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AL wins All-Star marathon 4-3 in 15th
Tampa Bay Rays' Dioner Navarro (30), of the American League team, is tagged out at the plate by National League catcher, Los Angeles Dodgers' Russell Martin after a throw from center field on a single by Texas Rangers' Michael Young during the 11th inning during the All-Star Game at Yankee Stadium. - photo by Julie Jacobson

NEW YORK — Baseball's All-Stars came to say goodbye to Yankee Stadium — and what a long, long goodbye it was.

In a game that started Tuesday night and faded well into Wednesday, Justin Morneau slid home just in time on Michael Young's sacrifice fly in the 15th inning, giving the American League a 4-3 victory that extended its unbeaten streak to 12.

Young ended a 4-hour, 40-minute marathon at 1:37 a.m., with the grand old ballpark half-empty. It was a good thing, too — neither team had any pitchers left in the bullpen.

The NL was given a pregame pep talk by Hall of Famer Ernie Banks, whose motto is: "Let's play two!" And they nearly did, matching the longest All-Star game ever.

The rivalry between the Boston Red Sox and New York Yankees does not take a day off for the All-Star game.

The Yankee Stadium crowd lustily booed Boston's seven representatives and manager Terry Francona in the Midsummer Classic on Tuesday night, showering the Red Sox with vitriol usually reserved for an important AL East game in September.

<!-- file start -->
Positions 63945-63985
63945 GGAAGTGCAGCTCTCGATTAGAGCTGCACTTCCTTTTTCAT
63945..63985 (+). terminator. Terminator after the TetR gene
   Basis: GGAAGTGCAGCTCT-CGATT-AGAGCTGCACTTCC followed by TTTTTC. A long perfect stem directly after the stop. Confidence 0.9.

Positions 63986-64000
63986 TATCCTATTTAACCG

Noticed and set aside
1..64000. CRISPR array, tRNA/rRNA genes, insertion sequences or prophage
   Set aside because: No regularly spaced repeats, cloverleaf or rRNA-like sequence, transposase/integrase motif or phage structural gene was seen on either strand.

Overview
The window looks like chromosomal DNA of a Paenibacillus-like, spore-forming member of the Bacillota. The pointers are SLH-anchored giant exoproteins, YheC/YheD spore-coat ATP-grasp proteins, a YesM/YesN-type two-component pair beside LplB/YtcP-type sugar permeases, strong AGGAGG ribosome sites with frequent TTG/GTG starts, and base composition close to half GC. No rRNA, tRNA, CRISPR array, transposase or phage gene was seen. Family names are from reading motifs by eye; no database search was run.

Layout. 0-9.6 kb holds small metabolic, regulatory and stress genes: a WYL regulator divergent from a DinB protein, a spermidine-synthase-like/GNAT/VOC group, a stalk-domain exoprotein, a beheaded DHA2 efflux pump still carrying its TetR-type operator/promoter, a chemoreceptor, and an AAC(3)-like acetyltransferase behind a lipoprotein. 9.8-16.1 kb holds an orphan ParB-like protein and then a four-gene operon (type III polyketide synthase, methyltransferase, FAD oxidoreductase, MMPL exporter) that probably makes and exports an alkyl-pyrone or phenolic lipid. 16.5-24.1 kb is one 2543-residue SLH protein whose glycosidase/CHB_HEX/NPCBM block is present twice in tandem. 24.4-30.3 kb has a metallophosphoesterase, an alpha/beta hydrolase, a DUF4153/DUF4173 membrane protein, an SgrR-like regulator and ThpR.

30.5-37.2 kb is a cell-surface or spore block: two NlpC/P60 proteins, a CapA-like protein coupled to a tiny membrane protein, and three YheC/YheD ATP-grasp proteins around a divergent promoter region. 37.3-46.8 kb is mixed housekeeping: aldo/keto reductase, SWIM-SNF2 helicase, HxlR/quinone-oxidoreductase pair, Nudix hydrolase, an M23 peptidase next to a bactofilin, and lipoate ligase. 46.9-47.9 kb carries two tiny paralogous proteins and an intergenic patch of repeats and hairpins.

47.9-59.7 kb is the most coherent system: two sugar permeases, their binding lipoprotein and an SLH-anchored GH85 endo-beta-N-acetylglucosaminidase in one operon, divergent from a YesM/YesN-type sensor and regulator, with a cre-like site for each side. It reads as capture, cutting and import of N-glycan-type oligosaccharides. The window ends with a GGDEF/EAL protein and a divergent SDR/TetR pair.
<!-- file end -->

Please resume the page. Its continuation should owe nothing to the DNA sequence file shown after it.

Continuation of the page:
No one got it worse than Red Sox closer Jonathan Papelbon, who got a harsh welcome when he entered in the eighth. The brash right-hander skirted around whether he or longtime Yankees closer Mariano Rivera should finish the last All-Star game at Yankee Stadium, hinting Monday he wanted the honor then saying Rivera should get the nod.

The reliever's comments led one New York tabloid to splash "Papelbum" across its back page Tuesday.
The crowd of 55,632 chanted "Overrated" with Papelbon on the mound in the eighth, and sounded almost pleased when he allowed Adrian Gonzalez's go-ahead sacrifice fly.

The one Boston player to earn any cheers was J.D. Drew, who tied it at 2 with a two-run homer in the seventh. But Drew heard derisive chants when he entered to play right field in the sixth. He later was awarded the game's MVP award.

At least the Red Sox were on the winning side: Michael Young's 15th-inning sacrifice fly gave the American League the victory.

The AL ran wild on the basepaths, stealing a record six bases in the All-Star game at Yankee Stadium. The previous mark also belonged to the AL, which swiped five bags in a 13-8 victory over the National League on July 7, 1998, at Coors Field.

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